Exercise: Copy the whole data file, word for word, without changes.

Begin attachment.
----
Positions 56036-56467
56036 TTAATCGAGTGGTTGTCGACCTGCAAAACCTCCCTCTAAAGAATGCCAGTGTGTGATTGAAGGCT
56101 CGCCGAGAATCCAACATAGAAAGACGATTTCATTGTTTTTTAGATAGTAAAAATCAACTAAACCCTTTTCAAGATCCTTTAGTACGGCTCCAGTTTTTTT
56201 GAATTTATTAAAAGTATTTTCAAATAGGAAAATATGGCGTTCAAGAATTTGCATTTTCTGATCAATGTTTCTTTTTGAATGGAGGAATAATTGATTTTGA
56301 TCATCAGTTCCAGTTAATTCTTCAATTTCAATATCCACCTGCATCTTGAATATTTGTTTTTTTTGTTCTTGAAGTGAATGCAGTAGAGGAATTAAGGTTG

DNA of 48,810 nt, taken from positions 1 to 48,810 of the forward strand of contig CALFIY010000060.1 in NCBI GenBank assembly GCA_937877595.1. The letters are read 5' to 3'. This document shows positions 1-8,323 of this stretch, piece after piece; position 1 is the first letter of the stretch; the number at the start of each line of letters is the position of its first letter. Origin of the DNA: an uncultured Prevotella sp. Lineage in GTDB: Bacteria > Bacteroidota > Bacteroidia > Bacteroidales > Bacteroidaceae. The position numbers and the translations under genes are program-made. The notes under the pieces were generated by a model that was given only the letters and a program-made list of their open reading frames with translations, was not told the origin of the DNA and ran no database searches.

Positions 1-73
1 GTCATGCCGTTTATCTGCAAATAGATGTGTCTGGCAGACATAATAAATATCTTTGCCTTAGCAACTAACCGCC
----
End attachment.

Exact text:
Positions 56036-56467
56036 TTAATCGAGTGGTTGTCGACCTGCAAAACCTCCCTCTAAAGAATGCCAGTGTGTGATTGAAGGCT
56101 CGCCGAGAATCCAACATAGAAAGACGATTTCATTGTTTTTTAGATAGTAAAAATCAACTAAACCCTTTTCAAGATCCTTTAGTACGGCTCCAGTTTTTTT
56201 GAATTTATTAAAAGTATTTTCAAATAGGAAAATATGGCGTTCAAGAATTTGCATTTTCTGATCAATGTTTCTTTTTGAATGGAGGAATAATTGATTTTGA
56301 TCATCAGTTCCAGTTAATTCTTCAATTTCAATATCCACCTGCATCTTGAATATTTGTTTTTTTTGTTCTTGAAGTGAATGCAGTAGAGGAATTAAGGTTG

DNA of 48,810 nt, taken from positions 1 to 48,810 of the forward strand of contig CALFIY010000060.1 in NCBI GenBank assembly GCA_937877595.1. The letters are read 5' to 3'. This document shows positions 1-8,323 of this stretch, piece after piece; position 1 is the first letter of the stretch; the number at the start of each line of letters is the position of its first letter. Origin of the DNA: an uncultured Prevotella sp. Lineage in GTDB: Bacteria > Bacteroidota > Bacteroidia > Bacteroidales > Bacteroidaceae. The position numbers and the translations under genes are program-made. The notes under the pieces were generated by a model that was given only the letters and a program-made list of their open reading frames with translations, was not told the origin of the DNA and ran no database searches.

Positions 1-73
1 GTCATGCCGTTTATCTGCAAATAGATGTGTCTGGCAGACATAATAAATATCTTTGCCTTAGCAACTAACCGCC